Alaska Well Blowout Still Out of Control While Congress Wants to Drill in Polar Bear Country

Breaking news reports are coming in that an exploratory oil and gas well on Alaska’s North Slope has triggered a blowout that is still out of control. Meanwhile, Congress is pulling out every trick in the bag to open up a new, pristine landscape on the North Slope: the coastal plain of the Arctic National Wildlife Refuge, home to polar bears and other iconic wildlife.

According to the Alaska Dispatch, a well being drilled by Spanish company Repsol hit a methane gas pocket, which triggered the blowout.  A crew of specialists all the way from Texas is traveling to the site, but meanwhile the well is spewing drilling mud–42,000 gallons and counting.  An expert from the Alaska Department of Environmental Conservation explained that the drilling mud “is hazardous to the tundra.”

Should Big Oil Be Allowed to Drill (And Spill) in Places Like the Arctic Refuge?

credit, Susanne Miller/USFWS
This developing story is happening at the same exact time that lawmakers in the House of Representatives are debating whether to give Big Oil their entire wish list of places to drill (and spill), including in the Arctic National Wildlife Refuge.

Some misguided members of Congress are using the excuse that extracting dirty fuels from a beautiful and untouched national treasure will pay for highway projects.  But, thanks to people voicing their outrage across the country, some elected officials are standing up against the transportation and energy bill (H.R. 3408) that would bring ruin to wildlife and wild places.

The “terrible” transportation package in Congress opens up new drilling areas on the East and West Coast, off the coast of Alaska, and in the pristine coastal plain of the Arctic Refuge, which is home to iconic wildlife like polar bears, caribou, Arctic fox, wolves, and more. House Republican leadership are using rare procedural tricks to split the bill up because many Members take serious issue with drilling impacts, so they may lack the votes to pass it all at once.

Representatives object to drilling off the coast of places like California and along the Atlantic coast, where oil spills and well blowouts, like in the Gulf spill and right now in Alaska, threaten communities that depend on tourism. Other lawmakers worry that a provision to grant industry 2 million acres of public land for oil shale speculation would generate zero energy, zero revenue, and zero jobsA group of House Republicans even sent Speaker Boehner a letter requesting that Arctic Refuge drilling be taken out of the bill, continuing a legacy of moderate support for this pristine wilderness.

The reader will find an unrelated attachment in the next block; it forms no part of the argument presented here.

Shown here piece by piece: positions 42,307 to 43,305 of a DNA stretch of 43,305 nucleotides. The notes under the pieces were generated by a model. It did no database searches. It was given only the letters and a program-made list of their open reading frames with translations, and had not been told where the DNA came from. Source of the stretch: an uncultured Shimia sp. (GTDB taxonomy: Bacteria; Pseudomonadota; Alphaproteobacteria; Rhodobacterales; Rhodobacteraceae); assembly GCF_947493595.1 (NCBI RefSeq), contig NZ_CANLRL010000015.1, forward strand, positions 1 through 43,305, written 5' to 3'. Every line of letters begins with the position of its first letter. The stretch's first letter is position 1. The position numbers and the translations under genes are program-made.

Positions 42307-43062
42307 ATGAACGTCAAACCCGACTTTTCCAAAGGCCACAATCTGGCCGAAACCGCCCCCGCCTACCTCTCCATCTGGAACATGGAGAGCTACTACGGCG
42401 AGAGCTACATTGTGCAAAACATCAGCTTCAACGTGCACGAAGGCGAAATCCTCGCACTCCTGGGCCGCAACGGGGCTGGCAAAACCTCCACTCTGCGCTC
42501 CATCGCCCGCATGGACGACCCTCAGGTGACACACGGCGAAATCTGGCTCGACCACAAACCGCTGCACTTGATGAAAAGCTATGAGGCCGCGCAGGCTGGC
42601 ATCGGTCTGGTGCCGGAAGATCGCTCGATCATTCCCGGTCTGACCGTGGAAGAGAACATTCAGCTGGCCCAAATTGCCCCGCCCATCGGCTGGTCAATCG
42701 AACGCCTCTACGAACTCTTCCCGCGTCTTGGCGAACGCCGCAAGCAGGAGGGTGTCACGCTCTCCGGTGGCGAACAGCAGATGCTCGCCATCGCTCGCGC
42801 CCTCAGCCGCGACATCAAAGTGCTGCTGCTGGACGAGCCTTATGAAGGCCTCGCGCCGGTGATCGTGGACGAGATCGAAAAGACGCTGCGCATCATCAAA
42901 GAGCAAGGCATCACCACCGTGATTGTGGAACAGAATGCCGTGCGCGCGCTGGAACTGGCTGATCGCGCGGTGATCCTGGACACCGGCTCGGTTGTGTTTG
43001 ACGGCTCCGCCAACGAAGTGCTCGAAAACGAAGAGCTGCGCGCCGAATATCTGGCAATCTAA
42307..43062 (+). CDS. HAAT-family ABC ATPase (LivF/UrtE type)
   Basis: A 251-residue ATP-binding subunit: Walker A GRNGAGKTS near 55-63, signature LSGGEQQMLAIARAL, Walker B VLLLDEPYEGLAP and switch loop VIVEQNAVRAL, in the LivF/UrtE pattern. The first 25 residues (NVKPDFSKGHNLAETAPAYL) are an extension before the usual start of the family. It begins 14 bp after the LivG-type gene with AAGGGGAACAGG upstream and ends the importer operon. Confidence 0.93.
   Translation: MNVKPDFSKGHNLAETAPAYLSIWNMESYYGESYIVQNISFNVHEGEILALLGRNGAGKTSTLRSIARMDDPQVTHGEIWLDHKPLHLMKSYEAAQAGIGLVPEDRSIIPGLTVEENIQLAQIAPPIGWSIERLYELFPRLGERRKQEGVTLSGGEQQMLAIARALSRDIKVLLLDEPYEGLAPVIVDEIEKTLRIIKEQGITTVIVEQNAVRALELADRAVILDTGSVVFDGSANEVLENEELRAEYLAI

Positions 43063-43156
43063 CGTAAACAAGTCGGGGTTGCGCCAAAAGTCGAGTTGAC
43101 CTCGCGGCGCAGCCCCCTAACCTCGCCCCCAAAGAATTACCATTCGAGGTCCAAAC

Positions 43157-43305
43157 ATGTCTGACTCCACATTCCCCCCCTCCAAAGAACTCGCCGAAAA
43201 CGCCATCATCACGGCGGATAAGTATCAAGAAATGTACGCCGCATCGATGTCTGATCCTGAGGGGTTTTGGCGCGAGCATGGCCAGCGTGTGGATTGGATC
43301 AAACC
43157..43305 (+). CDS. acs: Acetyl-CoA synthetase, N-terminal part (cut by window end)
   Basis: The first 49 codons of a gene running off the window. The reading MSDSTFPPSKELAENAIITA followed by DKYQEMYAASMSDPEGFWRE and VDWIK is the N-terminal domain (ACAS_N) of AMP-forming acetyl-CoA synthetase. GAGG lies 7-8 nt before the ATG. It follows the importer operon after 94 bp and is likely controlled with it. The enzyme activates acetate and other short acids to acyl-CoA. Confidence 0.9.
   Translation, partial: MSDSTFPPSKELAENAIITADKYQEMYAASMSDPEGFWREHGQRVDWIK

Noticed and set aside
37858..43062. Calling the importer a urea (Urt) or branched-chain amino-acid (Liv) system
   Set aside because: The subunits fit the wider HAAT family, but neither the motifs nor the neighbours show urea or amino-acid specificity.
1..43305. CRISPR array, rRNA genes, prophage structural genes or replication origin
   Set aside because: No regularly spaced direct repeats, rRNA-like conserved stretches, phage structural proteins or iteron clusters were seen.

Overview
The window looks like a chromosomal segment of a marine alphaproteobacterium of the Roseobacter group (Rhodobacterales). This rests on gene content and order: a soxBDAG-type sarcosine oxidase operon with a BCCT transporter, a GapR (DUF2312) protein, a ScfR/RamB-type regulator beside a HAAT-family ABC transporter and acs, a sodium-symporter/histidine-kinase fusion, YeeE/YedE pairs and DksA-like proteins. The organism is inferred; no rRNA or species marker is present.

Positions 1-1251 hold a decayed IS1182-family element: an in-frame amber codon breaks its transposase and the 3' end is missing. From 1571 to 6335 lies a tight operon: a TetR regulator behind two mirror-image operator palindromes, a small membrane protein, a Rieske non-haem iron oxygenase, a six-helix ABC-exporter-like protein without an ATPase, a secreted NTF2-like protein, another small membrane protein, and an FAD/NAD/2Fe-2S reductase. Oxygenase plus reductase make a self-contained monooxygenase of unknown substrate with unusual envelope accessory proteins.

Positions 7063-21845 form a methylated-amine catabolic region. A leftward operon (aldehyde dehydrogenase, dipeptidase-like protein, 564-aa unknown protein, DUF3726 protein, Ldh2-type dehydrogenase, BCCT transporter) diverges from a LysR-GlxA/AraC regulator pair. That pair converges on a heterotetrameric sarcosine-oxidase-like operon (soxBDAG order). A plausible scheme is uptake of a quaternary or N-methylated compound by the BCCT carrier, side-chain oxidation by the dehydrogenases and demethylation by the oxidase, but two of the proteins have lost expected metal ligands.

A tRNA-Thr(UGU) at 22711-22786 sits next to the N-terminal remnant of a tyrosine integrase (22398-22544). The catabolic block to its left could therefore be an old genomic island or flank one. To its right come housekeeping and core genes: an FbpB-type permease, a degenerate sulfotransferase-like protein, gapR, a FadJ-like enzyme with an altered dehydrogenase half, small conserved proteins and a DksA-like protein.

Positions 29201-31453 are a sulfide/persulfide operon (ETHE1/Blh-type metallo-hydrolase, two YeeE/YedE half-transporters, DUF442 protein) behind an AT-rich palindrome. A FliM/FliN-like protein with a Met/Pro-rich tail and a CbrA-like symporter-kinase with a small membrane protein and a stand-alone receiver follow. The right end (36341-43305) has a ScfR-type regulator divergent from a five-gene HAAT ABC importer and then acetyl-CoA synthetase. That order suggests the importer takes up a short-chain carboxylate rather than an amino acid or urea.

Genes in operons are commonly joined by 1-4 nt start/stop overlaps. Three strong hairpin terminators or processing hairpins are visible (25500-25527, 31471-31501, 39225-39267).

All of this new drilling revenue is supposed to pay for a chunk of the $260 billion transportation bill.  But there’s one minor detail:  much of this revenue is speculative and wouldn’t even pay for 1% of the total cost.  Groups like Club for Growth, Competitive Enterprise Institute, and Taxpayers for Common Sense agree that it is a fiscally irresponsible approach to paying for highways, bridges, and mass transit with imaginary money.

But Pipelines Transport Oil, Not People

The transportation package also requires approval of the controversial Keystone XL tar sands pipeline permit within 30 days,  which irresponsibly overturns a recent decision by the President to deny the permit.  This pipeline would move dirty Canadian tar sludge through the heartland of the U.S. to export to foreign countries, making the America complicit in the destruction of wilderness habitat in Alberta’s boreal forests and the senseless  poisoning of wildlife to make room for the pipeline. The transportation legislation, if passed in its current state, would also fuel  climate change that is already causing severe drought and economic damage in the United States.   Building the Keystone XL tar sands pipeline would threaten America’s clean water suppliesraise gas prices in the U.S. and result in a net loss to American jobs.

The legislation also waives environmental review for many projects, takes away dedicated dollars for public transportation and even defunds a program to establish safe routes for kids to get to school.

Big Oil is already double-dipping into our wallets.  It is making record profit through taxpayer-funded subsidies and every time we pay at the pump–the industry doesn’t need another expensive gift from us.

Help Protect Wildlife from Arctic Drilling

Arctic wildlife are already suffering from loss of sea ice from global warming.  The lives of species like the ringed seal and the polar bear would be at even greater risk from an oil spill in the Arctic Ocean, which would be virtually impossible to clean up in the remote and rough, frigid waters.  The blowout on Alaska’s North Slope is a perfect example: a crew of specialists had to be called up from Texas to try and control the well.

Wildlife need you to speak up for them and tell their member of Congress that the entire transportation package is a bad deal for wildlife, our clean air and water, and the future of public transportation.

Take ActionUrge your decision-makers to make the right choice to protect wildlife from drilling >>